The money was gone as fast as it came.
A $500 check was sent by a well-wisher who had read about the struggles of 16-year-old Jordan Ruffin-El.
The well-wisher was impressed with the young man's determination to succeed, his long commutes to school by city bus, his decision to leave his mother's home since there were too many mouths there to be fed.
“I just fell on my sword and moved,” he said. “I don't want to be a burden.”
And so the well-wisher sent him the check to help make rent or groceries in a new home he shares with another teenager on Detroit's east side. There are people who want him to succeed.
So, I picked him up from high school to give him the check and to drive him to his mother's house on the rough and tumble west side.
Rashida Bennett-El was happy to see her boy. “I'm so proud of you,” she said to him, stroking his face.
She looked physically tired, ill from skin and glandular disorders, her hair loss hidden beneath a cream-colored turban.
The bad news
“I don't know what we're going to do,” she said casually to me after introductions had been made by her boy. “They're foreclosing on the house this month.”
It was the first the son had heard of it. The idea of his mother and little brothers going homeless, bouncing around the mean city, sent him into a brooding funk.
His mother showed me the legal papers. She was a measly $1,620.60 behind on the mortgage. The monthly note was $312.42, which she had not paid since December when she fell ill. Her taxes, however, are paid in full.
The legal papers were dry and soulless and made no offer to work with the mother to make up the arrears. This despite the fact that Bennett-El had been a good homeowner, having paid a total of $36,000 on a $19,000 mortgage over the past decade.
The house will got to sheriff's auction on May 30, and then the family will be homeless.
Safety net fails
There was supposed to be government aid to help people like Bennett-El. The Troubled Asset Relief Program was put in place after the 2008 real estate collapse to assist people like this family and keep neighborhood homes occupied. But a federal study showed that 80 percent of people in Michigan who made below $30,000 were denied the help. No good reason was given, according to a government report and tens of thousands of families were put on the streets.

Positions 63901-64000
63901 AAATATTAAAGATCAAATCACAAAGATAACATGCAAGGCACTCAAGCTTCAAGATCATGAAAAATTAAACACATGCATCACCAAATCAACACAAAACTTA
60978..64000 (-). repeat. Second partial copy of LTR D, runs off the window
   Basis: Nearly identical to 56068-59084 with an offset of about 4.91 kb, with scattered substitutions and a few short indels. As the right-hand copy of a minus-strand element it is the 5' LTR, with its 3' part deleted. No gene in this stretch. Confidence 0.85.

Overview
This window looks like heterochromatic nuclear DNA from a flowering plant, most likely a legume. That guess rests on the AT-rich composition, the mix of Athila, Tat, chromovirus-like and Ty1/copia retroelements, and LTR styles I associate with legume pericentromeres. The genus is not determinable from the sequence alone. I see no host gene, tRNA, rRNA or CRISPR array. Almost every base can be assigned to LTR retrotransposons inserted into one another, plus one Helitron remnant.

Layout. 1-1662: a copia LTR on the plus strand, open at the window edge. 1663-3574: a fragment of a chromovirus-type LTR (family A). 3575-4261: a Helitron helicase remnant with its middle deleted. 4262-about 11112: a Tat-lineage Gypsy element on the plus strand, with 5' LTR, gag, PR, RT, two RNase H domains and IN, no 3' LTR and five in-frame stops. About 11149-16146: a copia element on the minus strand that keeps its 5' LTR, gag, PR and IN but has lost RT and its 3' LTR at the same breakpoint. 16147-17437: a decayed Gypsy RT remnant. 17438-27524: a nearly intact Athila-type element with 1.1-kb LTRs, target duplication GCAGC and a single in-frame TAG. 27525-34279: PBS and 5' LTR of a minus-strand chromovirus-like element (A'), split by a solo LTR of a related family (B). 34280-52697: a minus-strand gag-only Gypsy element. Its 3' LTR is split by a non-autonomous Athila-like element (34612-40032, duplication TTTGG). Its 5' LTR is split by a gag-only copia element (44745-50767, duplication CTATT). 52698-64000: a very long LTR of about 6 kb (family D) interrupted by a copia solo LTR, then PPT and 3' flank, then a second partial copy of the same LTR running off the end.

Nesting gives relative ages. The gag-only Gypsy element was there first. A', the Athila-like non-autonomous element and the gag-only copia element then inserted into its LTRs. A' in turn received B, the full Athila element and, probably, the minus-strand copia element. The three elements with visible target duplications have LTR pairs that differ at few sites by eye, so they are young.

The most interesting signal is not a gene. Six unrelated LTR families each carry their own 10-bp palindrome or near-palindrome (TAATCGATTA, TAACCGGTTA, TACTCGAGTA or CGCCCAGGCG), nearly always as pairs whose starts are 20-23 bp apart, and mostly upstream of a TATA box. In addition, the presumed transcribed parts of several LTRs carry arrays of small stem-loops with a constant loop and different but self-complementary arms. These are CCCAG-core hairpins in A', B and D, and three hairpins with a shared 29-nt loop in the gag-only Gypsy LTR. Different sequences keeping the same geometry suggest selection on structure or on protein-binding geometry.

At the same time, more than $250 million of that fund was diverted to Detroit to demolish the homes people were forced to abandoned. That has led to a massive federal corruption investigation that has yet to come to a conclusion.
In the meantime, it is not lost on the mother and son and her neighbors sunning themselves on the porch that hundreds of millions of dollars of public welfare are going to billionaires and multinational corporations for development deals in which the city will never break even.
That $1,620.60 is not even a rounding error in deals like that, but it's everything to Bennett-El and her family. And it's unattainable.
And it is quite likely that once Bennett-El leaves her brick-and-wood Tudor, the empty house will go the way of the wrecking ball, just like the abandoned house next door.
Jordan reached into his pocket and fished out the check. He looked at it once – $500 – and handed it to his mother. “Here moms, this should help.”
She patted her boy on the cheek.
“I'm proud of the man you're becoming.”
I drove Jordan to his home on the east side. He sat quietly in the passenger seat for a mile or two, his head turned away, staring out the window.
“It's embarrassing,” he finally said. “I didn't know. I'm trying to find the right way in life, but it's situations like this that will put you on the edge. You try to do it the right way. But, like, I've got my moms living in a shooting gallery and now they're going to put her out?
“I mean, how do you find the right way in that? How do you keep your mind?”